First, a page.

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VIENNA, September 9 (Itar-Tass) - The Board of Governors of the International Atomic Energy Agency (IAEA) on Monday will gather for a regular session at its Vienna headquarters.
The experts are again expected to focus on the Iranian nuclear programme. In addition, the leadership of the agency will present a report on the level of safety of nuclear facilities in Syria in the face of a possible military strike against the country.
The traditional item on the agenda over the recent years is the quarterly report of the IAEA Director General Yukiya Amano on the progress of Iran’s nuclear programme.
The document, distributed at the end of August among the Agency’s member states that Itar-Tass has received, turns out to have a quieter tone than before. According to a diplomatic source, “it stated, in particular, that Iran continued to install centrifuges for uranium enrichment, bringing their number up to 15 thousand units, but the nuclear fuel reserves growth has slowed down, and their volumes do not exceed the set “red lines.”
“The report is drafted in a calm tone, the authors of the document tried to avoid sharp assessments in order not to create further tensions in the Agency’s relations with official Tehran,” the source said. According to him, the IAEA expects the first steps on the part of Iran after the election of a new president. That is why the “six” of the countries mediators on the settlement of the Iranian nuclear issue this time has no plans to make a joint statement and a resolution on Iran, which they traditionally prepare for each meeting of the Board of Governors. “This decision was taken in order not to create additional pressure on Iran after the change of the negotiating teams,” he explained.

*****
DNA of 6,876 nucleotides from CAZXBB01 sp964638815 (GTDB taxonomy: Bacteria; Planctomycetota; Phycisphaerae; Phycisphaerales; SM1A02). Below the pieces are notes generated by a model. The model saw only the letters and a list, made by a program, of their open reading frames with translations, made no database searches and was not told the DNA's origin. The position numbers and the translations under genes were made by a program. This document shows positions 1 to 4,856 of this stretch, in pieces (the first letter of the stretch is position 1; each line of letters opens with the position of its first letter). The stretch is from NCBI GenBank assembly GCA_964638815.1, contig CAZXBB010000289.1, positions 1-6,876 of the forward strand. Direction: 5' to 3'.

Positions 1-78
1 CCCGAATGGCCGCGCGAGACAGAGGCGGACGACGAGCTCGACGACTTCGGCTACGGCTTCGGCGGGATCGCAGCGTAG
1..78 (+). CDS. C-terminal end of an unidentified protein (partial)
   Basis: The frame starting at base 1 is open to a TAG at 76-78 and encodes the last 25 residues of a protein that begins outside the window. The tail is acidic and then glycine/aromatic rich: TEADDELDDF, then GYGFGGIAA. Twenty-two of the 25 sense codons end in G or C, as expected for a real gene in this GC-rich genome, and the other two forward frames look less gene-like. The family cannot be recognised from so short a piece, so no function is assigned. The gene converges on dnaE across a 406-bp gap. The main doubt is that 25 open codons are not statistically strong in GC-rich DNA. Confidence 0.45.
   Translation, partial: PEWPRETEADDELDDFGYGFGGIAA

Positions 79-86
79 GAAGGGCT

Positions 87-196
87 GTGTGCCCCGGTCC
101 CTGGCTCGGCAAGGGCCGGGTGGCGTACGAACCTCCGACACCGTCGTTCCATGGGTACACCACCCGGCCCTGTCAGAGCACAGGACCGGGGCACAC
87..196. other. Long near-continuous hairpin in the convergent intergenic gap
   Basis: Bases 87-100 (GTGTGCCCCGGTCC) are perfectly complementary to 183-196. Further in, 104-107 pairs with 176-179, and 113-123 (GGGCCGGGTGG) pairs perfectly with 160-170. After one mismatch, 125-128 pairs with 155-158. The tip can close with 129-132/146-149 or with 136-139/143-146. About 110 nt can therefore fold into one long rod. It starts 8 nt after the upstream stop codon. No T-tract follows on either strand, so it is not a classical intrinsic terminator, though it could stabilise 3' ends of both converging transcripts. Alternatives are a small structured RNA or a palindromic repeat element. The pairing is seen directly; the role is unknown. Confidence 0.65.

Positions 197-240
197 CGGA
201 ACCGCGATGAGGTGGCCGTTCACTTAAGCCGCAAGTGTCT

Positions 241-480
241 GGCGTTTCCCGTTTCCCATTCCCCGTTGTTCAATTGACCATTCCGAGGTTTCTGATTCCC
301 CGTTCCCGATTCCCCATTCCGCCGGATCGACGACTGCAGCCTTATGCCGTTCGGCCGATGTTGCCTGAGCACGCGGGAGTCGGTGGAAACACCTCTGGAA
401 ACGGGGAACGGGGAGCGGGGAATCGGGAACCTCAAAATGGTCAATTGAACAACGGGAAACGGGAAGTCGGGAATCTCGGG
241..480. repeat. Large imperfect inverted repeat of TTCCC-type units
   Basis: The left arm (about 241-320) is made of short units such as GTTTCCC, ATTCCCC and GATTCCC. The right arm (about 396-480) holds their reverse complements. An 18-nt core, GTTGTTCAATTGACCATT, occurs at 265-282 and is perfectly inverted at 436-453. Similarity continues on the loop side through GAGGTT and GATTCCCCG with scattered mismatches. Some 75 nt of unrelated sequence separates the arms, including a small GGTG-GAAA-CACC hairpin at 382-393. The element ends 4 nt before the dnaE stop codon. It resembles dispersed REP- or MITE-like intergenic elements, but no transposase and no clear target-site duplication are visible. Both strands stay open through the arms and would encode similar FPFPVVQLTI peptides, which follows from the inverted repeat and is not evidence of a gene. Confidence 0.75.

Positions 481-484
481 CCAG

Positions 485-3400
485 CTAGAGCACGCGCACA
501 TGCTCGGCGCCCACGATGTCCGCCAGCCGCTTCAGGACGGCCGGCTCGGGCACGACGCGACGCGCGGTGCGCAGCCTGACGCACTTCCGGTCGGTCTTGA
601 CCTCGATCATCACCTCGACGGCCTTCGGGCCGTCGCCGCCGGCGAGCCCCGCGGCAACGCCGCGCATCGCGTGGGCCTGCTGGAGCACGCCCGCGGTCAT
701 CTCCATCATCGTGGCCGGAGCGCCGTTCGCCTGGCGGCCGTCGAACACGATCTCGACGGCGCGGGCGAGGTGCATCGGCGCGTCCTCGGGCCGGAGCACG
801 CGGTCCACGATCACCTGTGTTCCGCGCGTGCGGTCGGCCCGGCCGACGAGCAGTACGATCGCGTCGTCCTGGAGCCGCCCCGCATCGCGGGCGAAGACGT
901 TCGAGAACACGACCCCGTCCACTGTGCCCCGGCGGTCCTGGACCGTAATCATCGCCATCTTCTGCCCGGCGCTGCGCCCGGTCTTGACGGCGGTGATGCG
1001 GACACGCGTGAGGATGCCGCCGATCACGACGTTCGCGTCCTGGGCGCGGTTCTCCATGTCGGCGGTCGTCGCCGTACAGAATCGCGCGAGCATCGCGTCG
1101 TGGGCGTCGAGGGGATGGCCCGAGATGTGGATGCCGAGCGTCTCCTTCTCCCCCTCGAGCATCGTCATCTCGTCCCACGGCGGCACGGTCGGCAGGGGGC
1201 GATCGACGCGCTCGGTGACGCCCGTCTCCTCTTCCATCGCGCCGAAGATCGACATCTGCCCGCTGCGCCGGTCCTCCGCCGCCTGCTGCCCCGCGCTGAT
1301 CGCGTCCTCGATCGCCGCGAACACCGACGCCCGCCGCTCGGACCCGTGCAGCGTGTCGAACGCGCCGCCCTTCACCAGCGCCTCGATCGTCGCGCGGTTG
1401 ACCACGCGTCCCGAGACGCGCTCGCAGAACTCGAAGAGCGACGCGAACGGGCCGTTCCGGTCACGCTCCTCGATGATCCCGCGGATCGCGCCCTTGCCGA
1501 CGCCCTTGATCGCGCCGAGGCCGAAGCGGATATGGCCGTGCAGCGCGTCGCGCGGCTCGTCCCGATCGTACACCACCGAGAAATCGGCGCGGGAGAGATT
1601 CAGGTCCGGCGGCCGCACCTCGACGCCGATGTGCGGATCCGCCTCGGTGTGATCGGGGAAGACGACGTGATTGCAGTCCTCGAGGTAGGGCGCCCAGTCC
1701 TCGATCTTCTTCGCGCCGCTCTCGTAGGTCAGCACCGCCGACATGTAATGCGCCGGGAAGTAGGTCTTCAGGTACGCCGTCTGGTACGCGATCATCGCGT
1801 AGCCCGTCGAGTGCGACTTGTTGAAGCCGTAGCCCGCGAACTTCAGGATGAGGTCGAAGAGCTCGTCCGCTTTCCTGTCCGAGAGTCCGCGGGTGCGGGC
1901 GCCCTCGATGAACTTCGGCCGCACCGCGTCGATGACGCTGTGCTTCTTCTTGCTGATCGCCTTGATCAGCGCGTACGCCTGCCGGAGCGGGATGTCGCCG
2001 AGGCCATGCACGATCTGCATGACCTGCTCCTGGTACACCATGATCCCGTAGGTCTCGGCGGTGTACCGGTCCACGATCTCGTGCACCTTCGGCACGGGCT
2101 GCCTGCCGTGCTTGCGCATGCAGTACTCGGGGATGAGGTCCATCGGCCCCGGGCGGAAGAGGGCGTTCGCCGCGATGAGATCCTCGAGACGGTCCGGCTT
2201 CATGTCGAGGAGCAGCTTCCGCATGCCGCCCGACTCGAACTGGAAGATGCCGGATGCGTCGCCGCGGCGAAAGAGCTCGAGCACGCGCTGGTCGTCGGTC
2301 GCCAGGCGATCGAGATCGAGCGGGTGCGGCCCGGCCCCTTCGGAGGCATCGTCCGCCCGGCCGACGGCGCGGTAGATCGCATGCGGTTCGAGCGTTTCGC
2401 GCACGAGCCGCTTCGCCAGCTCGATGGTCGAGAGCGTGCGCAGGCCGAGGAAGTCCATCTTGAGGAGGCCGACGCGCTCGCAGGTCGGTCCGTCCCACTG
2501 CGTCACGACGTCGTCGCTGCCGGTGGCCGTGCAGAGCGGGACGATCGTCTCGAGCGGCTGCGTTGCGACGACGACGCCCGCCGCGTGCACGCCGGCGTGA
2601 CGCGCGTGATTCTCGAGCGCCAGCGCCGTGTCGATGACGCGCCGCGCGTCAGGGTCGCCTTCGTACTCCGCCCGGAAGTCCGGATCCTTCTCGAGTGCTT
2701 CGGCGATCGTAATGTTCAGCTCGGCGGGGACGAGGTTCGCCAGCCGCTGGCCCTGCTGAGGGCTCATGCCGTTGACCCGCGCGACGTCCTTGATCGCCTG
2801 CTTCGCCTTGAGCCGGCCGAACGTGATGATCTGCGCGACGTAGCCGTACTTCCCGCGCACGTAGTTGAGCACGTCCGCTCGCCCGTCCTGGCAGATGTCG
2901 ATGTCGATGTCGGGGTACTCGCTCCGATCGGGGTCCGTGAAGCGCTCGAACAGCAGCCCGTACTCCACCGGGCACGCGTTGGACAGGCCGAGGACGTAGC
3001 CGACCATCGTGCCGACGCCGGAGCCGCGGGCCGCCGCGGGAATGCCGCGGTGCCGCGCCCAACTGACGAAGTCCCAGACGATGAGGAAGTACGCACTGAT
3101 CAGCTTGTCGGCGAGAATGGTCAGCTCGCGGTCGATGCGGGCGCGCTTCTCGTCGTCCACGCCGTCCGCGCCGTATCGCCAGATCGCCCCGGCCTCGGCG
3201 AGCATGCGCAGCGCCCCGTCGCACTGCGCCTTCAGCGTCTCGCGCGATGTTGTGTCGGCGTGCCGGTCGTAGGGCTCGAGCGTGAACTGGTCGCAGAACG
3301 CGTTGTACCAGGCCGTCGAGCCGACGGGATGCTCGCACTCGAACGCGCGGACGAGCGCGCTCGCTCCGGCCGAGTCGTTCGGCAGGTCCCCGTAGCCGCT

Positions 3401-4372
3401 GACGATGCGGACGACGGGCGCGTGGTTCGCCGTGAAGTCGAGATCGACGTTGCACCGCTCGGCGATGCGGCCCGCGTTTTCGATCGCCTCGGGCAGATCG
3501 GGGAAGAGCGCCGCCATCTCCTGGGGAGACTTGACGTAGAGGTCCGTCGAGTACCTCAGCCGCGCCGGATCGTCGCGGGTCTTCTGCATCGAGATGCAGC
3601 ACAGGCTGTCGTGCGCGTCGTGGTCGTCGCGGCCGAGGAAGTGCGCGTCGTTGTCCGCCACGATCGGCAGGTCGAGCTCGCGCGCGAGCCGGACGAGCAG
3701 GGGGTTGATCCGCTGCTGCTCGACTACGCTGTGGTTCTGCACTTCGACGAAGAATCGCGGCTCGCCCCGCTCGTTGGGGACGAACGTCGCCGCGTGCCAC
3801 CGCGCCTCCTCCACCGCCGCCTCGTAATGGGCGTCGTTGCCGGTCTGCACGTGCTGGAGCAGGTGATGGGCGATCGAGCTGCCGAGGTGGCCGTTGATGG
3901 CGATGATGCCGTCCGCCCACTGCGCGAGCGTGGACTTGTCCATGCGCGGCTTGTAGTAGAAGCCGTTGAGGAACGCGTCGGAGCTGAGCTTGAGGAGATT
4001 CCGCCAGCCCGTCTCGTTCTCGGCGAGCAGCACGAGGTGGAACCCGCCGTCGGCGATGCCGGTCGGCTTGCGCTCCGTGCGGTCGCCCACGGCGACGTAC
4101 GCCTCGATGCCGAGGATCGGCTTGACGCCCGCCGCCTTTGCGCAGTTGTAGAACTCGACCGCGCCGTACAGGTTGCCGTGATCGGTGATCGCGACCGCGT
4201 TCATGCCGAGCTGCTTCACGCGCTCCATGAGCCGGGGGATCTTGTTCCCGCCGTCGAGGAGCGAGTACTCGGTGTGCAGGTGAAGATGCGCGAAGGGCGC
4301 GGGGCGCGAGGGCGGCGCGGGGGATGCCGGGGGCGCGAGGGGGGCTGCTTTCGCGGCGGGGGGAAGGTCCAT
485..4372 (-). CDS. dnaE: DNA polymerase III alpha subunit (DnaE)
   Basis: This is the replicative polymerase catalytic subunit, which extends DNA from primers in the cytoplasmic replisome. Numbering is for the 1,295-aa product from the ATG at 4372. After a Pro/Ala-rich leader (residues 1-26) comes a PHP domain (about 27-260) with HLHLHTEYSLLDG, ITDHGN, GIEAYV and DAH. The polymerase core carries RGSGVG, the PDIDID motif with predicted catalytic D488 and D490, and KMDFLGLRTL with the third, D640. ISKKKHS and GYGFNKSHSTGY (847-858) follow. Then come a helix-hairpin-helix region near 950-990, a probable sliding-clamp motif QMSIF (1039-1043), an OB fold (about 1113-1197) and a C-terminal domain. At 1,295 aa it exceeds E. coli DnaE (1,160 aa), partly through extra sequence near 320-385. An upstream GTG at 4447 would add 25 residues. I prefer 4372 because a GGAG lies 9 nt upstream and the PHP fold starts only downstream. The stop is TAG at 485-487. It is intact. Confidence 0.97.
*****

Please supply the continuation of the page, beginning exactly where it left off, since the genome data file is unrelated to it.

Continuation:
According to him, the Agency’ leadership also is preparing a report on the security of nuclear facilities in Syria in connection with a possible military intervention in the country. Russian specialists have expressed special concern over this matter. So, in early September, the Russian Foreign Ministry had warned that hitting of the sensitive from the point of view of nuclear safety facilities in Syria would cause catastrophic consequences. After that, Russia’s representative to the IAEA Vladimir Voronkov sent to the Agency’s management a formal request to analyse the risks for Syria’s nuclear power industry facilities.